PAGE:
President Donald Trump will visit Salt Lake City on Monday, which will mark his first appearance in the state since he became president.
Trump will visit Utah to announce the reduction of the Bears Ears and Grand Staircase-Escalante national monuments.
Sen. Orrin Hatch, R-Utah, will be with the president during his time in Utah.
"I'm thrilled the president has accepted my invitation to come to Utah to discuss critical issues that matter to my constituents," Hatch said Tuesday.
Hatch spokesman Matt Whitlock said Trump will also meet with leaders of The Church of Jesus Christ of Latter-day Saints and will tour the church’s Welfare Square.
"Sen. Hatch has arranged for the president to meet with LDS Church leadership and to see the incredible work taking place at Welfare Square," Whitlock said. "In the past, Sen. Hatch has arranged similar visits for presidents and takes great pride in showcasing this iconic facility."
We’ve collected stories about past presidents who have visited the Beehive State. Take a look below.
President Ulysses S. Grant was the first U.S. president to visit Utah Territory. He made his visit in 1875. Utah became a state in 1896.
President Rutherford B. Hayes was the last president to visit Utah before it became a state. Read his two speeches to the Beehive State.
President Theodore Roosevelt visited Utah in May 1903 to defend Utah Sen. Reed Smoot, who faced questions from voters because he was a senator and a Mormon apostle.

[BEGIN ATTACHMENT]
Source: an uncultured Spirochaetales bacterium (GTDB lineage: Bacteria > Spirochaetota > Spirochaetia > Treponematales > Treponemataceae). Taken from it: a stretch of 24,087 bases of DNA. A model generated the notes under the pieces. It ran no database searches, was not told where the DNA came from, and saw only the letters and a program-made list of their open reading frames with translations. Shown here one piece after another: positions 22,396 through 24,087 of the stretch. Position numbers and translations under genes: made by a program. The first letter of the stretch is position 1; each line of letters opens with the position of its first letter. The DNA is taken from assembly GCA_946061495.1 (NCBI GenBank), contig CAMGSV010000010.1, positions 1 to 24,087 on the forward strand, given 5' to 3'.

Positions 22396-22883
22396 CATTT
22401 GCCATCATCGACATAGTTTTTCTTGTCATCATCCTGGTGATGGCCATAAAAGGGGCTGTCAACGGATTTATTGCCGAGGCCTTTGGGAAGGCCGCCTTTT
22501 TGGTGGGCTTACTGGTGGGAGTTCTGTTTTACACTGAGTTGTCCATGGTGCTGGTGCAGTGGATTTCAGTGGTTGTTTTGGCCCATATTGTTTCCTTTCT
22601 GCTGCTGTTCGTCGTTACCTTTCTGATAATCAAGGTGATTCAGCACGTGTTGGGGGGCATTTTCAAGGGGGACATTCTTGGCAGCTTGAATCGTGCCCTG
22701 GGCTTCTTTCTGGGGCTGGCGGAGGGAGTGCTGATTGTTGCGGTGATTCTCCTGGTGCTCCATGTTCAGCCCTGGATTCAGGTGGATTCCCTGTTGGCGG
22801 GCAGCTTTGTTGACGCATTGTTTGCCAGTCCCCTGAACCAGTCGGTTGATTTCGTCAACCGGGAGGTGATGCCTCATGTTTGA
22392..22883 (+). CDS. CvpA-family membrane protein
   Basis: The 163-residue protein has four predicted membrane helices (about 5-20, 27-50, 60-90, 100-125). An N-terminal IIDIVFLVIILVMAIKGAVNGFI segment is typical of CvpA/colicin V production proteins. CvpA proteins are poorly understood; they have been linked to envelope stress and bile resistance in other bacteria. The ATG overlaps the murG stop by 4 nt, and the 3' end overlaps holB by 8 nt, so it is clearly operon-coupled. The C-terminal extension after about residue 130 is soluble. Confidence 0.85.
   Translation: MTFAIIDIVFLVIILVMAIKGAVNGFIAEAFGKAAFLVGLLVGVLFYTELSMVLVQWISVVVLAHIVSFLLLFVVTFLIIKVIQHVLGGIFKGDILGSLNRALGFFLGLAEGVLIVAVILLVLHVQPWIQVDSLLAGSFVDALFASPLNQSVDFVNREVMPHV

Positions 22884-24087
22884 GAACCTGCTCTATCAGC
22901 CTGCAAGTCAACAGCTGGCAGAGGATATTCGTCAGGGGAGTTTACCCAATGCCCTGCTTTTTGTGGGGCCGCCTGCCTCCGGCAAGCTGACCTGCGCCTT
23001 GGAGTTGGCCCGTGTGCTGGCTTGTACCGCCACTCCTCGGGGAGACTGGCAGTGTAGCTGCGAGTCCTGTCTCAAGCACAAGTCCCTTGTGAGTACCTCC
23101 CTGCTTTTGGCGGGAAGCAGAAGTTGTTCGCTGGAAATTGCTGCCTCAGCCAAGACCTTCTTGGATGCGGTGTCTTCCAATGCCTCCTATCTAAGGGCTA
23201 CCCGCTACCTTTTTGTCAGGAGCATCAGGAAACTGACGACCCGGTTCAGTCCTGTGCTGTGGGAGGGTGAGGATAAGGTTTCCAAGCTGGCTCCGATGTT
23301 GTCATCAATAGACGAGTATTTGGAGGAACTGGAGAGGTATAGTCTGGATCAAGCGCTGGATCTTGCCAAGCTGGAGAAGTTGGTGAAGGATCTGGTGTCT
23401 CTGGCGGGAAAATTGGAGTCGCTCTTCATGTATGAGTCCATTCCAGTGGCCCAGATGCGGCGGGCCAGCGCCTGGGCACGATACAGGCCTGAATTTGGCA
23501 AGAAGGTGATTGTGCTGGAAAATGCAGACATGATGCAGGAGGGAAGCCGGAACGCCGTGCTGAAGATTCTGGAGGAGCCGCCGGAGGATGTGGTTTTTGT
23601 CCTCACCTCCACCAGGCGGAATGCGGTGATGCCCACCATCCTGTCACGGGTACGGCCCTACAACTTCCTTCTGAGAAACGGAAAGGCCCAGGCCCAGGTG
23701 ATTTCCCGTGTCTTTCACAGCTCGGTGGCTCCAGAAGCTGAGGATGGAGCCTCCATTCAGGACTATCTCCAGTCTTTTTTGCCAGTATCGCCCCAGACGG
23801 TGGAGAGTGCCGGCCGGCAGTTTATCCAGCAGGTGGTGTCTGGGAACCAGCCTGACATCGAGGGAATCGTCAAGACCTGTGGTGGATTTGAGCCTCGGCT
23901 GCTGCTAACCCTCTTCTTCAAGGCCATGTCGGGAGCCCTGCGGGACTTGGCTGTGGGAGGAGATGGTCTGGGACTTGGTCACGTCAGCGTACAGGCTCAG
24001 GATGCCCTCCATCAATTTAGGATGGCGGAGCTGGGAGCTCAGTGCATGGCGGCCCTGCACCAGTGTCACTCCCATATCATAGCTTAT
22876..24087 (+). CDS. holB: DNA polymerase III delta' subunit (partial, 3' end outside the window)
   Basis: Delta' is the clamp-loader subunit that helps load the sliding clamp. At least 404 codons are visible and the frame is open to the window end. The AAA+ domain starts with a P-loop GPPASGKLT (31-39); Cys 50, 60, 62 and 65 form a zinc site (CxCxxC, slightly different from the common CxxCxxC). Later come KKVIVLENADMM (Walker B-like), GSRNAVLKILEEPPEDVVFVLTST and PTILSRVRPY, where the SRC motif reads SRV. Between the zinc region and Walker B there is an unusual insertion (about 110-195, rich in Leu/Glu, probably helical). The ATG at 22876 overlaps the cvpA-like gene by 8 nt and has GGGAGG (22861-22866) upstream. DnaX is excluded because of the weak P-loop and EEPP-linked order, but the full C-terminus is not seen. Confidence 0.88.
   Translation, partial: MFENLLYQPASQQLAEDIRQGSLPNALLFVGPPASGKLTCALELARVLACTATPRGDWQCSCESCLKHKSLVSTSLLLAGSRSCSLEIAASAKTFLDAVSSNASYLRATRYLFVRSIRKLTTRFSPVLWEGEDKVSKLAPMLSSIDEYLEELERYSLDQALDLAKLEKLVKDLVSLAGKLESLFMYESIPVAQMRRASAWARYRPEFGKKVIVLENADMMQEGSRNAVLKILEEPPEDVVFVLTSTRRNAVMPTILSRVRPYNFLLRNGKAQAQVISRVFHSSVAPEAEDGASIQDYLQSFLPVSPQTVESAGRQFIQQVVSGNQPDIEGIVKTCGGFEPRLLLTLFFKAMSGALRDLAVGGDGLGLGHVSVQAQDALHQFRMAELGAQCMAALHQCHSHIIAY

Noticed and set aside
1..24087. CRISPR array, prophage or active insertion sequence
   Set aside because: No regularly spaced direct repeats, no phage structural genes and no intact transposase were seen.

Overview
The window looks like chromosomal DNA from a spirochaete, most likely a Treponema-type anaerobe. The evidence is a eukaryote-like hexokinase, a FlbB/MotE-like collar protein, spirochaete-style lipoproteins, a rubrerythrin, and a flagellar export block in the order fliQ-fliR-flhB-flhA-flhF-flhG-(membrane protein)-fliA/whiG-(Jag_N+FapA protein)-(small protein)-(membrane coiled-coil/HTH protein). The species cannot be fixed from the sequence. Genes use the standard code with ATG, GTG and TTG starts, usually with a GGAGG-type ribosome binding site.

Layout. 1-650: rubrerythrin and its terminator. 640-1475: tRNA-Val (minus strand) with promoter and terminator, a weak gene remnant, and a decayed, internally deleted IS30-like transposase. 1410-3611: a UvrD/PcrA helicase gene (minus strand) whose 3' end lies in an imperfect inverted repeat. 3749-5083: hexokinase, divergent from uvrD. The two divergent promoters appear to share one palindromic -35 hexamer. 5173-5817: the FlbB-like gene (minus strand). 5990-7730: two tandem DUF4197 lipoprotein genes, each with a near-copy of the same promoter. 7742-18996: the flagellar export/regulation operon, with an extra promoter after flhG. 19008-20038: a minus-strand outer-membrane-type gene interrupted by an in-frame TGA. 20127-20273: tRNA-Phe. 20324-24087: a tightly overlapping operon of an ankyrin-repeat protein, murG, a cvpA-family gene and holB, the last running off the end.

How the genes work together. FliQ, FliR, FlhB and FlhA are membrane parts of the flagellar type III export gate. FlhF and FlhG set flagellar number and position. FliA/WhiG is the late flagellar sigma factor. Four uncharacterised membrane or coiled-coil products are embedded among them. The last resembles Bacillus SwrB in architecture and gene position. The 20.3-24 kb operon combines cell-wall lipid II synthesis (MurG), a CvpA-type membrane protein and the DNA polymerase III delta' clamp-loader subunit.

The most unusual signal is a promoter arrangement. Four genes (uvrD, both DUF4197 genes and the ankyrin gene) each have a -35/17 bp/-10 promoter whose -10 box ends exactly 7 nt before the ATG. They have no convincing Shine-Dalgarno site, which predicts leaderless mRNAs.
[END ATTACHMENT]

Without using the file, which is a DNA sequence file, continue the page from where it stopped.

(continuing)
President William Taft visited the Salt Lake Country Club, where the avid golfer hit the links and stayed at the Knutsford Hotel and Hotel Utah.
President Woodrow Wilson gave two speeches in Utah before he suffered a stroke two days after leaving. He spoke on the rear platform of his train in Ogden and at the Mormon Tabernacle in Salt Lake City.
President Warren G. Harding also went golfing while he was in Utah. He spoke at Liberty Park and traveled down to Zion National Park.
President Herbert Hoover visited Utah in 1932 while on his way to California. He encouraged Utahns to be optimistic about the economy.
President Franklin D. Roosevelt gave a short informal speech at the rear train platform in Salt Lake City, praising the Utah capital.
President John F. Kennedy visited Salt Lake City in 1959. He spoke at the Salt Lake Tabernacle in Temple Square, and he ate breakfast with LDS Church President David O. McKay.
President Lyndon B. Johnson visited Utah five times while he was president. He spoke with President McKay, who had previously been invited to the White House.
President Richard Nixon visited Utah three times, once as senator, another as vice president and finally as president. He spoke at BYU while he was vice president. As president, he spoke at the Days of ‘47 Rodeo event.
President Gerald Ford had plenty of ties to Utah. His son Jack attended Utah State University, and he even invited many Utahns to be his aides once he took office.
President Jimmy Carter visited Utah in 1978. He visited the Salt Lake Tabernacle, where he offered a prayer about the importance of family.
President Ronald Reagan first traveled to the Beehive State in 1982. He met with future LDS Church Presidents Gordon B. Hinckley and Thomas S. Monson.
President George H.W. Bush met with Sen. Orrin Hatch when he traveled to Utah in September 1991. Bush spoke at a rally at the Salt Lake International Airport and visited Primary Children’s Hospital.
President Bill Clinton came to Park City in 2016 to raise money for Hillary Clinton’s presidential campaign.
President George W. Bush visited Utah four times after taking office. He came to Utah in 2002 for the Winter Games and then again in 2005 to meet with LDS Church members.
President Barack Obama made a quick stop in Utah in April 2015. The 44th president spent 15 hours in the state.